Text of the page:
Two Questions

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Two Questions

Postby choc_pud » Tue 29 Jul 2014 5:29 pm

Hey-ho, I have two completely unrelated questions to ask which don't seem to really fit into any of the categories, so I thought I'd put them in here as it seemed the most suited.

1) What does English sound like to a non-speaker? I think this is a particularly interesting subject.

2) What is the maximum number of sibilants a language has been found to possess in phonemic distinction? As far as I can see it might be Ubykh, though that is now extinct.

If anyone has any answers to these questions, please reply! Thanks!
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Re: Two Questions

Postby Täzari » Wed 30 Jul 2014 6:08 pm

Hello there!

In answer to you question I can suggest you to watch this short video

https://www.youtube.com/watch?v=Vt4Dfa4fOEY

It is a four-minute video about how English may sound to a non speaker, it's very well done and in my opinion it gives a great example!

As for the possible number of sibilants, I can only make suppositions, but as a matter of fact I'm unaware as you are about the subject, not being phonetic among my first interests... Sorry for not being helpful!

Tsak' oti hærad hvå biltægnonśi atta ujænad! - I hope the video I suggested you is helpful! =)
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Re: Two Questions

Postby Khunjund » Fri 01 Aug 2014 7:27 pm

I believe Ubykh is the most I've yet to see in a natural language, but I think it would be possible to distinguish many more than that. I'm pretty sure a distinction between plain, labialized, and palatalized (and/or velarized and/or pharyngealized, if you want) voiceless, voiced, aspirated, and ejective (central) fricatives along each point of articulation would be reasonably distinct enough to actually be used in a language.
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Re: Two Questions

Postby Täzari » Wed 06 Aug 2014 12:33 pm

I get myself informed a little about Ubykh and in fact, like also Khunjund said, I have never seen a natural language with more variants for a sibilant sound. However it's not impossible that there are many more than that, as a matter of fact sibilant, fricative, but most of all, liquid consonants can have a great number of allomorphs.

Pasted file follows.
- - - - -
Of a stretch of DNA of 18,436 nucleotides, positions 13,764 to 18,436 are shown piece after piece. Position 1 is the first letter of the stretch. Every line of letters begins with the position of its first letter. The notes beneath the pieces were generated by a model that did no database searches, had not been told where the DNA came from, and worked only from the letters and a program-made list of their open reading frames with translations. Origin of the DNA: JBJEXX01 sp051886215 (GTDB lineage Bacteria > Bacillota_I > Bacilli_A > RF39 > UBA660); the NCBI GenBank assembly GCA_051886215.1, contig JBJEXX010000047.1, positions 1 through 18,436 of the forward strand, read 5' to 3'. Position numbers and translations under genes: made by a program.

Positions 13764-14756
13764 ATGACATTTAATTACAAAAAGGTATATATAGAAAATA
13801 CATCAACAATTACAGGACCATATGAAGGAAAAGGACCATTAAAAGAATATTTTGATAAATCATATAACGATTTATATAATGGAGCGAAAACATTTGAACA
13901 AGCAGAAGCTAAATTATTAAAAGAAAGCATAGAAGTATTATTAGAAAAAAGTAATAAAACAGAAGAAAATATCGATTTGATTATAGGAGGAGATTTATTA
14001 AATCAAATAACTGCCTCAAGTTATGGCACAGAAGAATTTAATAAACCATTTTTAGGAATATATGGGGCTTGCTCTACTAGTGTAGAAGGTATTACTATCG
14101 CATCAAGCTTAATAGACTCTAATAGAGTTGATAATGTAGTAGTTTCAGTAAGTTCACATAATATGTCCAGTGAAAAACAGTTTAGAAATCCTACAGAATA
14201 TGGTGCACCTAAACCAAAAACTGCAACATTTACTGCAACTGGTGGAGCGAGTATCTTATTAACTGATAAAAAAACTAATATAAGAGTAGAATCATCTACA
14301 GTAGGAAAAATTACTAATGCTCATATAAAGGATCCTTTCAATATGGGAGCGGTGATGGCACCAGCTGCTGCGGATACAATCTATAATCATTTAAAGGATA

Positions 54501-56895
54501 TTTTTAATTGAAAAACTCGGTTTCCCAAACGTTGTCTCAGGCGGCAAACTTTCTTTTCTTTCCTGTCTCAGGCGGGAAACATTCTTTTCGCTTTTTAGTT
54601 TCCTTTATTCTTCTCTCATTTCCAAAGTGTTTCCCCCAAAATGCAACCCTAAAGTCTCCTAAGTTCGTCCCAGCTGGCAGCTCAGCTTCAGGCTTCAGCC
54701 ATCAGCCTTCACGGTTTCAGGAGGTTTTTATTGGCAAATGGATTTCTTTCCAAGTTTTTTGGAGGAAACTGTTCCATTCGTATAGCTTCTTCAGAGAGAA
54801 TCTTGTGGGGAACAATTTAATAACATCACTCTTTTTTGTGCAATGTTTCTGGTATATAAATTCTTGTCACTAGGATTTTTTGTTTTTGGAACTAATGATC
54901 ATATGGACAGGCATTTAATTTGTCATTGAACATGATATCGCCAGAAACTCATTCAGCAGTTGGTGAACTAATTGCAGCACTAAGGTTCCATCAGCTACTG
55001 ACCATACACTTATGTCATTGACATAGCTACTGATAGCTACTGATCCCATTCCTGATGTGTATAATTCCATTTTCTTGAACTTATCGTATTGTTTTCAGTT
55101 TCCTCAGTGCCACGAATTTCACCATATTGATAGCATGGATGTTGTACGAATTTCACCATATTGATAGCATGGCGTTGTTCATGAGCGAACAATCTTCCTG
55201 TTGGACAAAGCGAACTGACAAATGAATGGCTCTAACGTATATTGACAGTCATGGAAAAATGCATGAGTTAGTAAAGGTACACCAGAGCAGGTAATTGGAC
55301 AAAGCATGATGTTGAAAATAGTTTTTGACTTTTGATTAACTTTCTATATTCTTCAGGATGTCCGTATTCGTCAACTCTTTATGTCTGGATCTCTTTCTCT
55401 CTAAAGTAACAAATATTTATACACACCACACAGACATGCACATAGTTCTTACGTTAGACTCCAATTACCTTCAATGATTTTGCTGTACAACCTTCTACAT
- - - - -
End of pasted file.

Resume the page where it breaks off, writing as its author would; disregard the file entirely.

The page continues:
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Re: Two Questions

Postby Quantum » Wed 06 Aug 2014 3:03 pm

Also, keep in mind, with regard to Ubykh, that it's an extinct language. The alveo-palatal and palato-alveolar sibilants were in the process of merging. Not too suggest that you shouldn't follow suite, but it doesn't seem to be a very stable contrast.
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Re: Two Questions

Postby choc_pud » Wed 06 Aug 2014 7:15 pm

Alveopalatal and palatoalveolar? Isn't that exactly the same thing? Excuse my ignorance, I've never thought that any language could make such a slight distinction before!
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Re: Two Questions

Postby Khunjund » Fri 08 Aug 2014 9:12 pm

Actually, people often say palatal-alveolar instead of post-alveolar (which is the term I prefer), which is the point of articulation of English "sh". Alveolar-palatal consonants are essentially palatalized post-alveolar consonants, so these are (in theory) sufficiently different to be distinguished in a language. However, most languages with this distinction usually shift the post-alveolars to retroflex consonants, for greater contrast with the alveolar-palatals, since they are indeed very similar.
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